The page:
Natural History Museum of Los Angeles County

            Los Angeles, CA

            kgarrett@...





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          • creagrus
            I am glad that Kimball pointed to the CBRC bylaw language on non-native introductions, and especially the requirement that non-native species be judged to
            Message 5 of 7 , Sep 9, 2005
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              I am glad that Kimball pointed to the CBRC bylaw language on non-native
              introductions, and especially the requirement that non-native species be

              "judged to have occupied all geographically contiguous suitable habitat
              to such a degree as to sustain the population and be thought unlikely to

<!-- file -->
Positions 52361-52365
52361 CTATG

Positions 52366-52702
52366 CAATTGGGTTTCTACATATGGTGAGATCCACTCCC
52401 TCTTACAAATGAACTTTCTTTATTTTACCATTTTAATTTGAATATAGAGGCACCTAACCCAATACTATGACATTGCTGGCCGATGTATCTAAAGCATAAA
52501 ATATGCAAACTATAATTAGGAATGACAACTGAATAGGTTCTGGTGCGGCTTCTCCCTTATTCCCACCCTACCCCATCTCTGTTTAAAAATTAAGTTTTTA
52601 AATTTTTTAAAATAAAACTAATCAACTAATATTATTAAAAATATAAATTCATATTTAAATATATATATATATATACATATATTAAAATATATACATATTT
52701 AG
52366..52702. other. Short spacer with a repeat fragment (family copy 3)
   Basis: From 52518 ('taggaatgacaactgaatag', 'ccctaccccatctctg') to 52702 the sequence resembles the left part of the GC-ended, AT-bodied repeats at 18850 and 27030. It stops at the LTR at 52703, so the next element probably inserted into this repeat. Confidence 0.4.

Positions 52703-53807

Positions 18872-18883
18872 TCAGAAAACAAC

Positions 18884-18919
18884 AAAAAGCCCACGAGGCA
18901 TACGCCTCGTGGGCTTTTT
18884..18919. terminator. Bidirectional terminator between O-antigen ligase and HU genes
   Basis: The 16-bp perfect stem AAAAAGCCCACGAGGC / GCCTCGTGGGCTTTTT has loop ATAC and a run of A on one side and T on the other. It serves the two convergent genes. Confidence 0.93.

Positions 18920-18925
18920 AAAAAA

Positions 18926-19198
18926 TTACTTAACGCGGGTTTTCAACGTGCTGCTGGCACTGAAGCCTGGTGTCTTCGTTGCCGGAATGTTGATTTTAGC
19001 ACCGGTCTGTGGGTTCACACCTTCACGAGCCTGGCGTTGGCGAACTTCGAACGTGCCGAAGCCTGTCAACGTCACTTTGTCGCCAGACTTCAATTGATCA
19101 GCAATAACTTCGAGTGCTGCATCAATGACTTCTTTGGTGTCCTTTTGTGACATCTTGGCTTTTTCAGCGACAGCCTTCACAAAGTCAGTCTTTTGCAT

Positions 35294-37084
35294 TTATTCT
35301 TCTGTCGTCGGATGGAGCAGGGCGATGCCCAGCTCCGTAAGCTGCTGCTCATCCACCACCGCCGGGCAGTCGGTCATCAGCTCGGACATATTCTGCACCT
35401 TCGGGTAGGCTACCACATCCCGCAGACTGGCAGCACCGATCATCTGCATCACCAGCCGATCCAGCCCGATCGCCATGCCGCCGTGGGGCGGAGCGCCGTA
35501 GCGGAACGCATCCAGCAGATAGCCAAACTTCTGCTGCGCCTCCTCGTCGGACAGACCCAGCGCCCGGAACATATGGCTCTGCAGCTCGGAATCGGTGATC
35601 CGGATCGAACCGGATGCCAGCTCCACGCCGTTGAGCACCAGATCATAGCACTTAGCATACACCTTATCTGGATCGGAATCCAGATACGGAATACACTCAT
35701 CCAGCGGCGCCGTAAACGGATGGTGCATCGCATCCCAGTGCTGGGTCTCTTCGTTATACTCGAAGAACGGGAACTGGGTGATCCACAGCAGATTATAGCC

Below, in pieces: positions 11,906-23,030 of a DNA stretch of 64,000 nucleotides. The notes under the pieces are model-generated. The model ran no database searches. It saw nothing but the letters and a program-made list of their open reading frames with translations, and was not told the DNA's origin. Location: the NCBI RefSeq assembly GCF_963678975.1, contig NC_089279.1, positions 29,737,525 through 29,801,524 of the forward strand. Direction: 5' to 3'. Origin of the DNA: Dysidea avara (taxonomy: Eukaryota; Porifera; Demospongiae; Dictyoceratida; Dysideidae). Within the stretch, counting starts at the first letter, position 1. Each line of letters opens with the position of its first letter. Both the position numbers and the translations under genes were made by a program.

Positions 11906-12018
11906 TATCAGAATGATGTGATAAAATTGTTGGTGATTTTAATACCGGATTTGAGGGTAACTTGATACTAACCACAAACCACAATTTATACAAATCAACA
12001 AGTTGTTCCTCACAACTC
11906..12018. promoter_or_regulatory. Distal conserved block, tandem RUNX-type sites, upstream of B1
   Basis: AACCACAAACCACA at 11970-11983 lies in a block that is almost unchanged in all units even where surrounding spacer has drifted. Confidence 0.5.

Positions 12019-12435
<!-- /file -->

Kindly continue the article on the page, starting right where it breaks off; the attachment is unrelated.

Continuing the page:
significantly diminish"

              before adding them to the State list. That is among the reasons there
              is no groundswell of opinion to add a bunch of urbanized exotics to the
              California list. It is desired that only permanent introductions be
              acknowledged with state-listed status (and 'countability').

              It is good to recall -- and for newer birders, to learn -- that there
              are several examples of non-native exotics that were once thought to be
              "establsihed" (there were populations of hundreds or thousands of birds)
              but that eventually died out. In the 1960s there were populations of
              European Goldfinch in the Northeast that everyone back then 'counted' on